A New Home on the Ice

Our guest blogger today is Chris Linder, a Research Associate at the Woods Hole Oceanographic Institution in Massachusetts. He is the project manager and field photographer for the National Science Foundation-sponsored Live from the Poles project. Today – in addition to sending us weekly updates -Chris and fellow researcher Dr. Ian Joughin made a live call to our summer campers in the Burke Baker Planetarium; we hope to post the audio from the call here soon. If you’ve got questions of your own, visit us tonight – they’ll be calling us back. For now, here’s more from Chris, from the ice sheet: 

The camp at North Lake

We have been camping on the ice sheet for over a week now, and it’s amazing to think how familiar this environment now seems, especially compared to how foreign it felt when I stepped off the helicopter.

Some of the peculiarities of living on a 3,000-foot thick slab of ice:

- Water: you don’t have to carry a water bottle on a hike, just a cup. The water is the best tasting I’ve ever had.
- Cooking: no refrigeration required! We made a no-bake cheesecake the other night and it was quite a treat. Just left it outside the cook tent to chill…
- Slippery tents: instead of using tent stakes to secure the tents, we use ice screws, which are 6-inch metal screws. The problem is, they heat up in the sun and melt out after a day, so we spend a lot of time repositioning the ice screws.
- No night: this is a tough one—the 24 hours of daylight make it hard to sleep and it’s easy to forget what time it is.

The past week has been a busy one—we typically wake up at 8 a.m. and sometimes don’t finish work until 1-2 a.m. The science team has been working nonstop to refurbish their long-term instruments and survey the terrain by foot and air. They successfully installed two new instrument towers on the shores of the recently drained South Lake, which will measure the weather, icequakes (using a seismometer), and the movement of the ice sheet (using a sensitive GPS). For more information about the tools our science team uses to track moving ice, visit the Polar Discovery tools page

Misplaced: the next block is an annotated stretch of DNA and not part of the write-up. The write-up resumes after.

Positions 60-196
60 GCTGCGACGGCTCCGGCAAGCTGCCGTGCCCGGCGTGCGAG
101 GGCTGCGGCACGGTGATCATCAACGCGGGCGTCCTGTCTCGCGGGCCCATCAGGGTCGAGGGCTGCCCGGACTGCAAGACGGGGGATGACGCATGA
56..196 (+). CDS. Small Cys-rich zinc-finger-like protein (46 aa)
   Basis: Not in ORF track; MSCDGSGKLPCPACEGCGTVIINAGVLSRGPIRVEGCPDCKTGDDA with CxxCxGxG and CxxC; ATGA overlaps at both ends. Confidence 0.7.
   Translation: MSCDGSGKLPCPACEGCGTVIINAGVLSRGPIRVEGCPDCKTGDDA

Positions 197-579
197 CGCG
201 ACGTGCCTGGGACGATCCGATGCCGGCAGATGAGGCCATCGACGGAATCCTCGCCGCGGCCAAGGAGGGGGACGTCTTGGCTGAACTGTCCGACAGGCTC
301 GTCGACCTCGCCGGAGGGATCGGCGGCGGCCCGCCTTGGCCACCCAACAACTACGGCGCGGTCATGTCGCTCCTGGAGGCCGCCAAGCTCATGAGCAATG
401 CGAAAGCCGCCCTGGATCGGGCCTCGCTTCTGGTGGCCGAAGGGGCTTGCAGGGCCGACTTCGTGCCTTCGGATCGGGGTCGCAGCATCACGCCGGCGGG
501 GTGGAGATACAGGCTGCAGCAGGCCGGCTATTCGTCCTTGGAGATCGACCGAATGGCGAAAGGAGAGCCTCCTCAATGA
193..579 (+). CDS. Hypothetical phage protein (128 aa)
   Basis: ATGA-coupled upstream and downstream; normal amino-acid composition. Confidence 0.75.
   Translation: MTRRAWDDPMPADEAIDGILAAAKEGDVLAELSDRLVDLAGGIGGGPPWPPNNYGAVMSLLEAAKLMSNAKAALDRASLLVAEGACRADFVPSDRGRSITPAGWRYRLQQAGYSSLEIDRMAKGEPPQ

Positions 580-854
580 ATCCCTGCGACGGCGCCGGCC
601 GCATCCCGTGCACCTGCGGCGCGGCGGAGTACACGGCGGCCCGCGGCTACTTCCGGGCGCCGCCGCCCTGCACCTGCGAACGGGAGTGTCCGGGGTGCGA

View of a glacial lake from a helicopter

We also completed an hour-long helicopter survey of 20 nearby lakes. An aerial perspective gives you so much information that you can’t get from either the ground or from a satellite.  You can see immediately the water level in a lake, count the number of inflow channels, and see where the lake is draining (if at all).  The weather cleared during the survey and we had magnificent views of the glacial lakes – full ones, empty ones, and draining ones.

On July 16, we disassembled our carefully constructed home at South Lake and packed everything up for a move to North Lake.  Although much of the work will be similar to what we did at South Lake (removing existing instruments, assembling new ones, and field mapping by foot and helicopter), the research team is expecting to see different processes at work here. 

Last year, South Lake drained through a huge downstream channel, while North Lake gushed through a gaping hole called a moulin right in the center of the lake.  This year, new observations at South Lake confirmed that the water primarily drained through a huge crack that ran right through the lake. 

In the coming days, the science team is hoping to piece together this year’s story about North Lake, how it is similar and different from South Lake, how this knowledge can help to understand the thousands of glacial lakes that form on the ice sheet each summer, and what conclusions can be passed along to researchers modeling the global climate. Don’t forget to visit Polar Discovery to see daily photo essays!

Newly installed instrument towers at South Lake

July 14, 2008: Breaking news from the Greenland Ice Sheet